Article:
Social Media Governance in Federal Agencies
In 2011 organizations are increasingly moving from prohibiting social media tools or merely experimenting with them to incorporating them into key work processes. And government is certainly no exception – in fact, many agencies have created presences on commercial services like Facebook and Twitter and have begun to put together “command centers” with comprehensive listings of all their social activities.
But as these tools are used to conduct government business, the information created through them has to be managed just as any other type of information created through more traditional means. This means that agencies have to incorporate social media into their existing governance structures where they exist and to the extent they are applicable.
At the same time, social technologies present some unique challenges including co-creation, fragmentation, aggregation, and geolocation. These make it much more difficult to simply extrapolate and apply existing information management practices to social content.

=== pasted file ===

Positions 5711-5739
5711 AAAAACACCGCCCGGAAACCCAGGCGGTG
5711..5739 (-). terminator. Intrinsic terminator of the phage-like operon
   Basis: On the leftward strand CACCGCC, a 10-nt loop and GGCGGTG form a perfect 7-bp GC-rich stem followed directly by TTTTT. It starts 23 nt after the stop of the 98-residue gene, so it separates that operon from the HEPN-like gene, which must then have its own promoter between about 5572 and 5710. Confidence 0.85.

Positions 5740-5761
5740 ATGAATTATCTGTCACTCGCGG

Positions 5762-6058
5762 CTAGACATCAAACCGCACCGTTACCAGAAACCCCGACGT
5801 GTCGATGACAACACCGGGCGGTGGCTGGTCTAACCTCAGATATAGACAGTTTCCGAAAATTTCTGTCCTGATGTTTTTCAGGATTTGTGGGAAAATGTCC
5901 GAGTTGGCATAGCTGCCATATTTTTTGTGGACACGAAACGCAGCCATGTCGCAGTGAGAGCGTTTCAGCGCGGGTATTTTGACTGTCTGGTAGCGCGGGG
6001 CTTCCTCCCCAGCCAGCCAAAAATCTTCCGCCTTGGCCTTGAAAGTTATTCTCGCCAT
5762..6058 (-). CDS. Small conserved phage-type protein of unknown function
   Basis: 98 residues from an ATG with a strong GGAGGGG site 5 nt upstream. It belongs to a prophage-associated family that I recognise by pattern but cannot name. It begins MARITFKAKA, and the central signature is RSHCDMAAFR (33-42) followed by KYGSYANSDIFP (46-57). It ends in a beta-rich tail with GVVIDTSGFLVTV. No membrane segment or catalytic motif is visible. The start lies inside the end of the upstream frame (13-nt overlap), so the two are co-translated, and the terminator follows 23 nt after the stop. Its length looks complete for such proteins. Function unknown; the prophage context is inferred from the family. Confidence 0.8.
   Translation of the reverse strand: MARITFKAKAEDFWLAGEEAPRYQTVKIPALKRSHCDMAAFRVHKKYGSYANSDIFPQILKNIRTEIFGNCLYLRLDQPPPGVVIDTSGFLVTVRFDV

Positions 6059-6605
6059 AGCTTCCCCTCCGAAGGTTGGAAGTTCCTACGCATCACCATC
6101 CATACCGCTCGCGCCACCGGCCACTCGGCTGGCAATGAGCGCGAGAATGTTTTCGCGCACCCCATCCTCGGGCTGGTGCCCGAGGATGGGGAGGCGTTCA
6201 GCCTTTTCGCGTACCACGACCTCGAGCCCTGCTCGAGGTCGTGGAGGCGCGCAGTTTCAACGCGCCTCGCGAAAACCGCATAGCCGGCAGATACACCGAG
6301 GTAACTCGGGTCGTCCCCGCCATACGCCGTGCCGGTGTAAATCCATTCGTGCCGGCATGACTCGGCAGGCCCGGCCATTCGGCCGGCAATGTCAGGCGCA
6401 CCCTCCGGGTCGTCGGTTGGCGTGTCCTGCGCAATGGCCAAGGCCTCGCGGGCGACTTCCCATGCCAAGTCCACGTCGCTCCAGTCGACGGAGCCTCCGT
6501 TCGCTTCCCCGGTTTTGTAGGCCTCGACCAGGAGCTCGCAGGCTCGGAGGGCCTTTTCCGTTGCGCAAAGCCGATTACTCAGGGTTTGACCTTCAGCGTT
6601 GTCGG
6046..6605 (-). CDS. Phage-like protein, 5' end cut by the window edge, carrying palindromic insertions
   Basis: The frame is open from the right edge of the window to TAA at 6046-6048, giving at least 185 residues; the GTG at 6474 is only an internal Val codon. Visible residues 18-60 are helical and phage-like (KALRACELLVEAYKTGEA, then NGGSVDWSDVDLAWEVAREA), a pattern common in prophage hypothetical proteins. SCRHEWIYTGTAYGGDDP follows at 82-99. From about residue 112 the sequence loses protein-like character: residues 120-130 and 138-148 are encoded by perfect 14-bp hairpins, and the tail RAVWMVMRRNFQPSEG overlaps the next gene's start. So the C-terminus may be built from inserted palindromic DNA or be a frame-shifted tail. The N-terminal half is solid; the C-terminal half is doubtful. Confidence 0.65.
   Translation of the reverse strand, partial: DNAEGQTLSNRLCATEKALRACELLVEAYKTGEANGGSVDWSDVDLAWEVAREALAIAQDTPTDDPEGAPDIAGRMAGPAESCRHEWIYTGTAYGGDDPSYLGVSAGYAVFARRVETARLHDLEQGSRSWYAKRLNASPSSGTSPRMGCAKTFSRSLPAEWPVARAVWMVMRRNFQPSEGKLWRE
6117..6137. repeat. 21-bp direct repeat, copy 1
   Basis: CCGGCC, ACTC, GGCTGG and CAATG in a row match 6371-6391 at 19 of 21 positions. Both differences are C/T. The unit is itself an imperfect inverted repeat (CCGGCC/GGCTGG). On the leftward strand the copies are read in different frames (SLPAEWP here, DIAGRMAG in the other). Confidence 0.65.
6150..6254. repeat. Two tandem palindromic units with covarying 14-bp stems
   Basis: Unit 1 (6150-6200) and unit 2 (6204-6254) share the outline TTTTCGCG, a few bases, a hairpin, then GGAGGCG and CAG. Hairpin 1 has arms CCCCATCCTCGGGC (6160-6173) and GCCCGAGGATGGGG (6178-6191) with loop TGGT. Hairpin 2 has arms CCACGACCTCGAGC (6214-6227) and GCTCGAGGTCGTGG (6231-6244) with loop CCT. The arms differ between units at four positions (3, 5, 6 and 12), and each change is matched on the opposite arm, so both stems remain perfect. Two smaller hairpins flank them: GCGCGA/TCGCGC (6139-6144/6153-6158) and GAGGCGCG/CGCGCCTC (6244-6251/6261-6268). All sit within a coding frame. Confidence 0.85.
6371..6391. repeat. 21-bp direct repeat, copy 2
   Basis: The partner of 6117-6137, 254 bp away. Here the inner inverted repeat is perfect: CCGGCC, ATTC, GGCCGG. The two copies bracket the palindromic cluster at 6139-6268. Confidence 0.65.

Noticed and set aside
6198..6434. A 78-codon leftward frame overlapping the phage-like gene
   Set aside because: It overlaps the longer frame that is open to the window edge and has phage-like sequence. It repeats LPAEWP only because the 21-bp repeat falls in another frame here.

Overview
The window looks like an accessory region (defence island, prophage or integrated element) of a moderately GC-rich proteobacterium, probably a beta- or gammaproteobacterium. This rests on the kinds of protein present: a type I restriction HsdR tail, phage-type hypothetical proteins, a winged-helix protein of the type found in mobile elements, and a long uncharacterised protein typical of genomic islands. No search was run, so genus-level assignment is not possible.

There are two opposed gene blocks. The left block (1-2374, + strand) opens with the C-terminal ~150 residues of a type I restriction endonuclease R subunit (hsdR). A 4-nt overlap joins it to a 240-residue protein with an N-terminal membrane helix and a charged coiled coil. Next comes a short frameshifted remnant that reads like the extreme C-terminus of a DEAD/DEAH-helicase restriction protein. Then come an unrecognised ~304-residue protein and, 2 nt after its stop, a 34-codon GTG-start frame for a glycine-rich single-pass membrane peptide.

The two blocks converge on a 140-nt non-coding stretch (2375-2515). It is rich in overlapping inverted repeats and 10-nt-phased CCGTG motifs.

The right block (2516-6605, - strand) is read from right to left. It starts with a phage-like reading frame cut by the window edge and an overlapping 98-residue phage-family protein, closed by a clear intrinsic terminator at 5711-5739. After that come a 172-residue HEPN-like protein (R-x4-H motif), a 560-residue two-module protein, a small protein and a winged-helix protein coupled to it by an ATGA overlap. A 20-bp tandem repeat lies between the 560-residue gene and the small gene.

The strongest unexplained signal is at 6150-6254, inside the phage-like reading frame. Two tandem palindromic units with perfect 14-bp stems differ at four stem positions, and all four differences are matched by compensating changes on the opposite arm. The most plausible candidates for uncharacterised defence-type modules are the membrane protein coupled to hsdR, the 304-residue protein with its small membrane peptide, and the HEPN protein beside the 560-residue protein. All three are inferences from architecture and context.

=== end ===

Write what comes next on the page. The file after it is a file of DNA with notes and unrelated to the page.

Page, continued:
In my workshop on social media governance, taking place at FOSE on Wednesday, July 20th at 1:30pm, I will begin by outlining the elements of an effective governance framework including roles and responsibilities, policies and procedures, technology, and change management.
Next, I will describe some specific policy statements to include in a comprehensive social media policy. I will draw heavily from a number of existing Federal and other agencies’ social media policies.
Finally, I will describe specific steps agencies can take today to capture and manage social content as part of an effective records management program. As part of that discussion I will review existing guidance from NARA as well as resources from ACT-IAC, the CIO Council, ARMA, AIIM, and the IBM Center for the Business of Government. I will also discuss ways to address the unique challenges identified above.